follower of Jesus vs religious person

A good question to ask yourself when reading this text is, Who do I respond like more often Levi or the Pharisee? If I were honest, I would have to say I respond more like the Pharisee. How about you?

So how do I change and love like Jesus loves? First, I must remember I was once like the tax collector to God. I lived the most unlovely life yet I was unconditionally loved by Him. I was infected by the most destructive disease known to man, sin.  I can love my enemies because I was once God’s enemy and He loved me.

Second, repent and run to Jesus Christ. Repentance is your only means of healing. Repent of your pride, repent of hoarding God’s grace, and repent of your hateful attitude towards the tax collectors in your life. When you repent don’t expect life or loving others easier. Sometimes it can be harder. Jesus got Himself killed because of the way He ate.

Third, with the remaining days of your life make it my aim to follow Him, which means eating with sinners too. Extend to all the life-transforming eternity-giving message of the gospel of Jesus Christ. No one, including you or the tax collectors in your life, are too sinful to enjoy the pleasure of sitting at Jesus’ table.

are you sick?

Do you need a spiritual check up? As ministers of the gospel I find that we invest spiritual nourishment and resources into so many people and we often neglect our own spiritual health. If we are not careful we can leave ourselves depleted and drained spiritually. How do I know if I need a spiritual check up?

Meditate upon these questions and know they are not meant to drive you to despair, rather they are meant to direct you to God. God has wired me to be dependent upon Him. We will never arrive at some sacred status where we are not in need of dependence upon God. We will always need God and we will always be growing in the grace of God and His gospel. Here are Ten Questions to Diagnose Your Spiritual Health [adapted from Donald Whitney’s book]:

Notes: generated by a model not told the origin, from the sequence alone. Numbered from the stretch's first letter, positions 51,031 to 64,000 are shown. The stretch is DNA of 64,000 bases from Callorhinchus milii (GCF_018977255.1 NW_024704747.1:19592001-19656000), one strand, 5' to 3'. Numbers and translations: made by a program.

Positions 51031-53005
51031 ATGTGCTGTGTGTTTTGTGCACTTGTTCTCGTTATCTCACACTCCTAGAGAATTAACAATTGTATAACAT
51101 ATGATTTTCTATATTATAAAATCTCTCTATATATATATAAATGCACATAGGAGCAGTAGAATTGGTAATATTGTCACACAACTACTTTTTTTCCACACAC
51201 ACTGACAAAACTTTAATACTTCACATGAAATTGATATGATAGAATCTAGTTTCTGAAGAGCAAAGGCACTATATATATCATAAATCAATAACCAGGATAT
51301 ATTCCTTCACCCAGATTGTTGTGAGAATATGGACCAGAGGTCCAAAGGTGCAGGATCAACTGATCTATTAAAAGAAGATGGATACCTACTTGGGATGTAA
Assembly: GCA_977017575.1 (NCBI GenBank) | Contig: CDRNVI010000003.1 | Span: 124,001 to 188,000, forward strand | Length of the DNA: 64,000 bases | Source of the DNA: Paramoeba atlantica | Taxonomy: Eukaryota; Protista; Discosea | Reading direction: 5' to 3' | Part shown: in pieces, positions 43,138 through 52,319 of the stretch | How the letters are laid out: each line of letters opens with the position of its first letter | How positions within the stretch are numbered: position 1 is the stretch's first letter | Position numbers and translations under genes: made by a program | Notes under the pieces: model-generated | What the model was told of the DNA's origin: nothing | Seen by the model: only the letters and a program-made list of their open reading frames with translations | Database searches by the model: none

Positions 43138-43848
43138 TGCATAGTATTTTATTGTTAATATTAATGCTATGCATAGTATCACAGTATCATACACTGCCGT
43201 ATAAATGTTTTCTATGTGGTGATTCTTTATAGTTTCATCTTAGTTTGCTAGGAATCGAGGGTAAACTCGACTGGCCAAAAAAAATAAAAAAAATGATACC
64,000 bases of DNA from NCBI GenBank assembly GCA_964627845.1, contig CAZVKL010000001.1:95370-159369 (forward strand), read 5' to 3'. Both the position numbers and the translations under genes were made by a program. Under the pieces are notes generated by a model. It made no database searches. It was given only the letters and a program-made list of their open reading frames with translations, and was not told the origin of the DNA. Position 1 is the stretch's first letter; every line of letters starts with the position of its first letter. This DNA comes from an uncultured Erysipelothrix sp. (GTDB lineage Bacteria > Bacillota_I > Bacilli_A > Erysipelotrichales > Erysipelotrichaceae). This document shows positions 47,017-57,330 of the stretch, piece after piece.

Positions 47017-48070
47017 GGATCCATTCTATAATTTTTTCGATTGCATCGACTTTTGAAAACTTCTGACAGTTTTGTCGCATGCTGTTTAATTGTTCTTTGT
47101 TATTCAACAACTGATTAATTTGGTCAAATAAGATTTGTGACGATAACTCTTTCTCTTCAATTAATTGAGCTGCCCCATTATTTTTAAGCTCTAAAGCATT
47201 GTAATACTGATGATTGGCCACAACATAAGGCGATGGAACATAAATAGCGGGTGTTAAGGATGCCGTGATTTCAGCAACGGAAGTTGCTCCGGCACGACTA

1. Do you thirst for God? [Psalm 42:1-2]
 What do you run to instead of God to fill your longings?
How can you grow in hunger and thirst for God? [Psalm 34:8]

2. Are you governed increasingly by God’s Word? Do you love God’s Word? Do you long to obey what God says? [Psalm 119]
 How can you foster love for God’s Word in your life? [Hebrews 4:12; 2 Timothy 3:16-17]

3. Are you more loving? [John 15:12, 17; Romans 12:10; Hebrews 10:24; 13:1]
 Have you grown in love in the past years of your Christian life?
 How would you like to grow in love in the next year?

4. Are you more sensitive to God’s presence? [Psalm 139:5-12; Jeremiah 23:24; Matthew 1:23; John 14:16-17]
 Describe how you listen for God’s gentle voice through His Word or in your spirit. [Genesis 28:16; Proverbs 15:3]
 How have you grown in sensitivity to God’s presence and work in your life?

5. Do you have a growing concern for the spiritual and temporal needs of others? Who (besides your family) is in your life right now that you are taking care of spiritually or physically? [Acts 4:33-34; Galatians 2:10; Mark 6:34-44]

6. Do you delight in the Bride of Christ? [Ephesians 5:25-27]
 Are you bitter or angry at Jesus’ church?
How are you growing in love and delight for Jesus’ church? [1 Corinthians 3:16; 6:19; 2 Corinthians 6:16; Ephesians 2:22]

7. Are the spiritual disciplines increasingly important to you? How important do you see the spiritual disciplines as being in your life right now? [1 Timothy 4:7]

8. Do you still grieve over sin? [Matthew 5:4; Psalm 51]
 When is the last time that you were broken over your own sinfulness?

9. Are you quicker to forgive? Are you still quick to hold grudges? [Mark 11:25-26; Matthew 18:21-35]